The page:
Real Estate Blog / Data
MaxWell Real Estate Blog

This post is time sensitive, with implications for your mortgage, cashflow, and credit for April - Sept 2020, all due to Covid-19.

 I am not a medical professional.  I know NOTHING about health.  There are hundreds of news stories out there about Covid-19.  Many more about government actions.  About social distancing.  This is NOT one of those posts.  It should also be noted, that as with everything Covid, the situation is fluid and changing.

 The federal government announced the Covid-19 Mortgage Payment Deferral Program.  Essentially freeing up extra cash flow for mortgage holders NOW, in the middle of the outbreak.  The best page directly from the government describing the program

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The Government Has Made Changes

In the government's never ending attempt to influence the market, control risks to the larger economy (bubbles in Vancouver / Toronto), spur / restrict the economy, encourage home ownership, fund budgets (BC speculator tax), and otherwise create headaches for people wanting to buy, this is a list of the changes wrought to the mortgage industry in the last decade:

Confusing? This is why I stress the importance of using an experienced mortgage broker.  Someone who tracks these changes.  So you don't have to.

 

 

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Many people complain about condo fees, without fully understanding WHAT condo fees actually are, what they do, or how they are calculated.  Let's review a few of these before deciding if the fees are "bad".

What are Condos First, a condominium is a form of group ownership. When you buy an apartment (lets say 100 units, all same size), you are not only buying your individual condo, but a type of real estate that makes you a PARTIAL owners in the ENTIRE building.  In the 100 unit example, you become a 1% in EVERYTHING, for better and for worse.   In real life, we typically break down the fees by the size of the units, with larger units paying more.

What Rights / Privileges / Responsibilities Your ownership stake allows you to vote for the board of

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Do you ever wonder how you’ll pay for your children’s education? Or your own retirement? The solution might be real estate. Consider:

FACT #1: “The Haves and the Have-Nots”
The gap between the rich and poor is growing rapidly. Top 20% average net worth family increased income by 80% over a dozen years; the rest averaged much less (38%).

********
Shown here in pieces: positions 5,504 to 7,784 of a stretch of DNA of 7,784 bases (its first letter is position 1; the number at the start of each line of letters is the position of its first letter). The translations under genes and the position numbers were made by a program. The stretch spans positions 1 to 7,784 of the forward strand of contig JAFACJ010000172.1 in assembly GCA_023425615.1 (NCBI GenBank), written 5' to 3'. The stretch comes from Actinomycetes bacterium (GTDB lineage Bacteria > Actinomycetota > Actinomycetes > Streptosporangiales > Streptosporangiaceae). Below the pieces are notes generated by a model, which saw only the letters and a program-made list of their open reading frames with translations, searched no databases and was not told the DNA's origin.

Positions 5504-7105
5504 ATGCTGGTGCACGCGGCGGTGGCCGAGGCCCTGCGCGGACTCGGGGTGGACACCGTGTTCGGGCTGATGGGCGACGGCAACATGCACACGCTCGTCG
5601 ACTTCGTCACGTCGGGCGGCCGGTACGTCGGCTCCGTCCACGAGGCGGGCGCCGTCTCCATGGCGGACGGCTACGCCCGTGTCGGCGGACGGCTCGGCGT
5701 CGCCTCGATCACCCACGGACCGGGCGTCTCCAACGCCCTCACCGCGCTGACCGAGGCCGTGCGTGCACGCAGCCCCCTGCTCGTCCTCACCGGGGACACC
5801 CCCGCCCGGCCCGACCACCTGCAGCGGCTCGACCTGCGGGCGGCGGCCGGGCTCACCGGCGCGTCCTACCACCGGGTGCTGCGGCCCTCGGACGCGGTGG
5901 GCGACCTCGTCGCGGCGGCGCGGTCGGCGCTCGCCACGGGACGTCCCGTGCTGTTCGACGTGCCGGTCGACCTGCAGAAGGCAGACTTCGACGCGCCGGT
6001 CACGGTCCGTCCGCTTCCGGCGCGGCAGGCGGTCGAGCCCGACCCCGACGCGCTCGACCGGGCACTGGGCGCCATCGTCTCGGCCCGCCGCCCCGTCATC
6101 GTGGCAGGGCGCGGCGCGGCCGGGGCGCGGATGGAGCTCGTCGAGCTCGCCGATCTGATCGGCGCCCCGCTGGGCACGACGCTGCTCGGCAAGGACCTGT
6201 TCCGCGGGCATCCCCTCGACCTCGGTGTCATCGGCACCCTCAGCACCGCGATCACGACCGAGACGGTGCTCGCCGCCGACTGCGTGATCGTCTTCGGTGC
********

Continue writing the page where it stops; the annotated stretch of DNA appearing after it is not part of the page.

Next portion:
FACT #2: Post Secondary Education is the Key
Earnings of full-time workers who have a college degree continue to accelerate faster than those with just a high school diploma. In 1979, the average college graduate earned 49% more a year on average than a worker with only a high school diploma. By 1994, the earnings gap had widened to 89%. Each year of formal schooling after high school adds 5% to 15% to annual earnings

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Years ago, when you accepted the offer, we marked the property as Conditionally Sold on the MLS, and since 80-90% of buyers waive conditions, we removed the property from the ACTIVE market. However, this procedure was unfair to the seller, as it precluded a chance of a back-up offer. So, the rules were changed (and it got confusing).

You still have the choice of us putting it as Pending (the new Conditionally Sold) on the MLS; during this time, we’ll stop actively marketing the listing and the property will be removed from Realtor.ca (or other sites).

Another option is Under Contract which informs other agents about the status (Conditional Sale), but it will remain on Realtor.ca. Buyer agents have the opportunity to present the home as an OPTION to

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During the purchase process, clients are exposed to a variety of new and unfamiliar products. One of the newest and HOTTEST (pun intended) is tankless water heaters, also called instant water heater. These units are usually much more expensive to install, claim to be more efficient, save space, and offer limitless hot water. Do these claims measure up? Is the extra cost worth it? What is the payback period? No limits on water? Let’s look at a few options.

Normal Hot Water Tank   

The regular hot water tank has been a fixture that everyone is pretty much familiar with. We heat a certain amount of hot water (often 50 or 60 gallons) to a pre-set temperature and STORE it until use. The tanks are insulated to help prevent heat loss. As hot water is called upon for bathing,

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